Despite progress in some areas, Europe must do more to create the 'green economy' needed for the continent to become sustainable, according to a new report from the European Environment Agency (EEA).
Green economy is set to be one of the two main
themes at theUnited
Nations Sustainable Development Summit in Rio de Janeiro in June this
year. Simply put, a 'green economy' is one in which environmental, economic and
social policies and innovations enable society to use resources efficiently,
while maintaining the natural systems that sustain us.
"The focus on green economy in Rio reflects the
issue's importance as a key environmental priority, and is particularly
timely, given that it can provide a path to renewed economic growth and job
creation in response to the current severe economic crises facing Europe,"
EEA Executive Director Jacqueline McGlade said.
indicator report 2012' presents established indicators that illustrate
progress towards improving resource efficiency, and indicators that depict the
risk of passing environmental thresholds. Jointly, they enable policymakers and
the public to reflect on where Europe stands vis-à-vis some aspects of a green
Several of the indicators presented in this report
show encouraging trends, while others point to issues that require urgent
European environmental policies have helped Europe
use resources more efficiently. However, policies aimed at making ecosystems
more resilient have been less successful. Both are central to Europe achieving
a green economy and becoming sustainable, according to the report.
The report emphasises that improving resource
efficiency remains necessary, but stresses that this in itself may not be
sufficient to ensure a resilient, sustainable natural environment. In some
cases, reduced ecosystem resilience may even be irreversible, for example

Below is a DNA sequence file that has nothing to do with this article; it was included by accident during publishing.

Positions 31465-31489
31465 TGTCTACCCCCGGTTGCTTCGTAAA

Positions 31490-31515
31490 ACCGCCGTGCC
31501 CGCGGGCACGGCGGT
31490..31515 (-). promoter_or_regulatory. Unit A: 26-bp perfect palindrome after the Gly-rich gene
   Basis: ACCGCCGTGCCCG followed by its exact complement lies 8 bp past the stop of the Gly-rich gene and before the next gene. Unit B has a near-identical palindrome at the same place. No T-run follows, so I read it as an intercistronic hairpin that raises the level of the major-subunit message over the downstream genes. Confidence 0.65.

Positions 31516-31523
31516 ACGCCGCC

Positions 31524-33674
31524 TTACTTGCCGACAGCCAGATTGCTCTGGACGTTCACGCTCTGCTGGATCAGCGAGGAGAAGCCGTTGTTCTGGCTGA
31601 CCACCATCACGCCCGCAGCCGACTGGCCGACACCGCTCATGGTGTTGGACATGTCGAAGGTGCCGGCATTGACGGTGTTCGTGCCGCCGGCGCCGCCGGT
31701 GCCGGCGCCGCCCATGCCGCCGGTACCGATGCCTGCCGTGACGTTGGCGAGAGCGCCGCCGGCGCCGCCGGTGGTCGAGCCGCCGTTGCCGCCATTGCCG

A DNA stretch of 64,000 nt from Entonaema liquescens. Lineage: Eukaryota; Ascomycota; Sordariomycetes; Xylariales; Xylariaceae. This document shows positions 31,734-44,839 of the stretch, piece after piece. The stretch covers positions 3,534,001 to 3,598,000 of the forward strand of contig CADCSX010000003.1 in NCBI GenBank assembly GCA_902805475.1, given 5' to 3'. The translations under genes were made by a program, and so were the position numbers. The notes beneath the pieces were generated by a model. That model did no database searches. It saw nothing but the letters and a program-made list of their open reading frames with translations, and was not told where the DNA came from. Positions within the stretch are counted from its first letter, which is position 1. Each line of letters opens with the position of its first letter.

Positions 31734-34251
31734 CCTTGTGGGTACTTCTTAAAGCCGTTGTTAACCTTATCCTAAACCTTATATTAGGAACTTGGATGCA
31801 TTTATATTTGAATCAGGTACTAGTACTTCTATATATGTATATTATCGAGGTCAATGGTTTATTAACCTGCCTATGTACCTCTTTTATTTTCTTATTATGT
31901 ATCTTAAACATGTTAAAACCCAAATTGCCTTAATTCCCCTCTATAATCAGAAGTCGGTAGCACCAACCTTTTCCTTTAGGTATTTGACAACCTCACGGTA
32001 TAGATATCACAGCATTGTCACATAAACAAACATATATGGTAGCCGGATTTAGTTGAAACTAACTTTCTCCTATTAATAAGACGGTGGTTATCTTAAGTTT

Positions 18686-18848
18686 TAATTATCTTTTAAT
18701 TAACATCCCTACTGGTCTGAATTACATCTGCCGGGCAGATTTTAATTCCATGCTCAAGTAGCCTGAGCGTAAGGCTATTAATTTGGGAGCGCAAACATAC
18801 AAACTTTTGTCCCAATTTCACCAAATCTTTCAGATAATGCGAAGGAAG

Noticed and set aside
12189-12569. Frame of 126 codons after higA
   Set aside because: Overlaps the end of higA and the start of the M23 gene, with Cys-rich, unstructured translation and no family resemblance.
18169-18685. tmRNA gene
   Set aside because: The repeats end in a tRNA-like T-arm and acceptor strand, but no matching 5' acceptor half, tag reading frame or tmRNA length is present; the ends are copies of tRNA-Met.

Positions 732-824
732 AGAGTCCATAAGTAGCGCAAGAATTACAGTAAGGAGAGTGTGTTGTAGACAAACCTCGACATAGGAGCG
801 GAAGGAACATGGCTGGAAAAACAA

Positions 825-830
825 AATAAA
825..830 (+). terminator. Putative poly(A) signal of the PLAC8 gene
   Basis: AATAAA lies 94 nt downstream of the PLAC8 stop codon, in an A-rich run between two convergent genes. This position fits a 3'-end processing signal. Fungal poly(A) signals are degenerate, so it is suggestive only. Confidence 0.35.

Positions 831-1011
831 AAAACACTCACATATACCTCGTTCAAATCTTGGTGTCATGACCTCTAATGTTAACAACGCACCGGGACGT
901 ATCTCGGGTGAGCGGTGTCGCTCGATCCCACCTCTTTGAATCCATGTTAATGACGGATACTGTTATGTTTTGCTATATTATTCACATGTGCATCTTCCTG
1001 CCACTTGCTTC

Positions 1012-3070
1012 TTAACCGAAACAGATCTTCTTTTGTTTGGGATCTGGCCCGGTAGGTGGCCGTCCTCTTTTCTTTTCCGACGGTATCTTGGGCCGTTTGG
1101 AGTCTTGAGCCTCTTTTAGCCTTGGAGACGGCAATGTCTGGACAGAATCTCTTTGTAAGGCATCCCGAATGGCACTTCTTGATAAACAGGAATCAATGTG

biodiversity loss leading to species extinction, or when environmental or
climate tipping points are passed.
Following these findings, the report also
considers the merits of designing policy objectives and targets that more
explicitly address the links between resource efficiency, ecosystem resilience
and human well-being to support the transition to a green economy.
The report uses well-established environmental
indicators, assessing progress towards a green economy along six environmental
economy across Europe
The report was presented to members of parliament (MPs) from
more than 20 EU Member States during a visit to the EEA on Monday 14 May 2012.
Slovak MP Mikuláš Huba, Chairman of the Agriculture
and Environment Committee said: "Green economy is mentioned in the
government's programme in Slovakia. This is a positive first step, but we are
yet to see what might develop in terms of action." He added: "I
believe it is very important to carefully consider the outcomes of economic
decisions, so growth and job creation (even if called 'green') do not result
José Llorens Torres MP, who is President of the
Spanish government's Commission on Agriculture, Food and Environment, explained
the need for a green economy in his country: "Spain has to both comply
with EU objectives to reduce carbon emissions, and we have to reduce the
deficit in line with the demands of the EU."
UK MP Joan Walley, Chair of the UK government's
Environmental Audit Committee said: "Everyone understands what is meant by
business as usual but few have signed up for the step change now urgently
needed if we are to withstand the pressures on the earth's natural resources.
The EEA's measured and robust research is the necessary point of departure if
we are to safeguard our future. Their work needs to be understood, applied and
used by all government departments including the Treasury."
17 May, 2012.